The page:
Here are some thoughts on the two movies I’ve seen most recently. SPOILERS for both films discussed!
Session 9 – Largely filmed at the defunct Danvers State Mental Hospital in Massachusetts, it focuses on an asbestos abatement team trying to clean the place within a week, because the owner was desperate for a contract. As they work, they discover some odd secrets within the place, including a set of old tapes of therapy sessions with a patient named Mary, who suffered from Dissociative Identity Disorder and killed a bunch of people. Dissent begins to spread among the workers, and some of them start disappearing. It’s one of those movies that keeps revisiting scenes from a different perspective, revealing that Gordon, the owner, had killed his wife (he only remembers hitting her, and wonders why she’ll never take his calls to apologize) and then murdered his employees one by one. The implication is that he’s possessed by the same evil force Mary was. It was pretty effective, and the setting definitely worked in the film’s favor.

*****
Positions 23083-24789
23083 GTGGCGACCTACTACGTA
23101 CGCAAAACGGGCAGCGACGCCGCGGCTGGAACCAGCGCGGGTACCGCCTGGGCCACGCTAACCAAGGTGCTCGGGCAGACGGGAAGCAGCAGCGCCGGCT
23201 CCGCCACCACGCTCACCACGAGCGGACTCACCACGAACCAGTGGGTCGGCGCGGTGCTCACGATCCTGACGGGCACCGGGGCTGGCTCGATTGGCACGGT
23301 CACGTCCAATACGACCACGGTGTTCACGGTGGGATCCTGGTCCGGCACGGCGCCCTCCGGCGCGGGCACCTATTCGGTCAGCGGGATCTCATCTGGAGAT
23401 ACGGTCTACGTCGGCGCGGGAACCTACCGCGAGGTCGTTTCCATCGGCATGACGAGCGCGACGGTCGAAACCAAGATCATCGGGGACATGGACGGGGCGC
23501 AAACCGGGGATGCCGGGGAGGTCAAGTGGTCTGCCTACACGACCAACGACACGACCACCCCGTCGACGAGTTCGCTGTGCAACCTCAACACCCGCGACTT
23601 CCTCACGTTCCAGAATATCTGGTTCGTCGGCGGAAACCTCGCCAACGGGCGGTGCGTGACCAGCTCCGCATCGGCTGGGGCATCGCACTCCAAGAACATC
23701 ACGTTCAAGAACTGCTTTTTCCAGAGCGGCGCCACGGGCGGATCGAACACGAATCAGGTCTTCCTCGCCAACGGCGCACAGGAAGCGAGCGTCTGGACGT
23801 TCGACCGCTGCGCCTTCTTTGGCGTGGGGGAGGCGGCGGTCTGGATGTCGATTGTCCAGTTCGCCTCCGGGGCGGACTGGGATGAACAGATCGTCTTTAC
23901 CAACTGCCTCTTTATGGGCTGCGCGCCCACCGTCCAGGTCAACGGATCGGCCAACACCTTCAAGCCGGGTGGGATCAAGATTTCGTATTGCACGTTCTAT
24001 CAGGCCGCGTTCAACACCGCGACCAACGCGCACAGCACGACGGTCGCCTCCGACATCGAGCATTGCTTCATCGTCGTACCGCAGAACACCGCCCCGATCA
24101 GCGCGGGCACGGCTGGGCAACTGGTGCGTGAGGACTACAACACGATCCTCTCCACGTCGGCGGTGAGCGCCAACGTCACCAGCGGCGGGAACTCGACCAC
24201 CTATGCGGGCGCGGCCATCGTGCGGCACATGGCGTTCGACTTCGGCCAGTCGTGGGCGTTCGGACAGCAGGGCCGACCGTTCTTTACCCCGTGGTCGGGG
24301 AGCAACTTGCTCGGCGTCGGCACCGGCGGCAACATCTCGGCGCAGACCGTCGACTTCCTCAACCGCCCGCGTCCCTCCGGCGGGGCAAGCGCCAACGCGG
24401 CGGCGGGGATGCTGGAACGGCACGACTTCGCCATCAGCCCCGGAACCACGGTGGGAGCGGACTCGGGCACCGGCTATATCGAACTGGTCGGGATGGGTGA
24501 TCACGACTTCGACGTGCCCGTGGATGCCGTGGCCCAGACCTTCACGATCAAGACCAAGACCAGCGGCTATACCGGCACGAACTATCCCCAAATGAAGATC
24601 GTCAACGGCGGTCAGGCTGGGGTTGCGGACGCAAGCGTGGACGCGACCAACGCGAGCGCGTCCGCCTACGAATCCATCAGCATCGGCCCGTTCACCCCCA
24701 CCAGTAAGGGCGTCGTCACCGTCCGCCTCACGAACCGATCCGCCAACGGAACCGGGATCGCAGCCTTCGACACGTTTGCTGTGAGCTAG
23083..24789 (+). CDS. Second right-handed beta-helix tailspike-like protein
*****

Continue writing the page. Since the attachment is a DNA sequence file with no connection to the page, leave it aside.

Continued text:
I, Tonya – This is a largely sympathetic look at Tonya Harding that still doesn’t let her off the hook completely. It admits that it takes some liberty with the facts, being based on interviews that don’t always make sense and sometimes contradict each other, which leads to some fourth wall breaking throughout. At one point, there’s a clip of Jeff Gillooly insisting that Tonya once fired a gun at him, which is shown, but Tonya says, “I never did this.” I was a sophomore in high school in 1994 when the Harding story was unavoidable, but I can’t say I ever did much research into it. Beth observed that her mother LaVona Golden, as portrayed by Allison Janney, is basically a John Waters character, so exaggerated in her abuse and generally disgusting manner as to be absurd. Shawn Eckardt was played as a totally delusional idiot. While I’m sure it’s all exaggerated somewhat, it seems like national scandals perpetrated by total morons are revealed all the time these days. Gillooly and Eckhardt were ahead of their time in that respect, but they weren’t rich enough to get out of trouble. Speaking of which, there was some interesting social commentary in Harding being a really talented skater but having neither the money nor the attitude that the judges expected, which is hardly fair.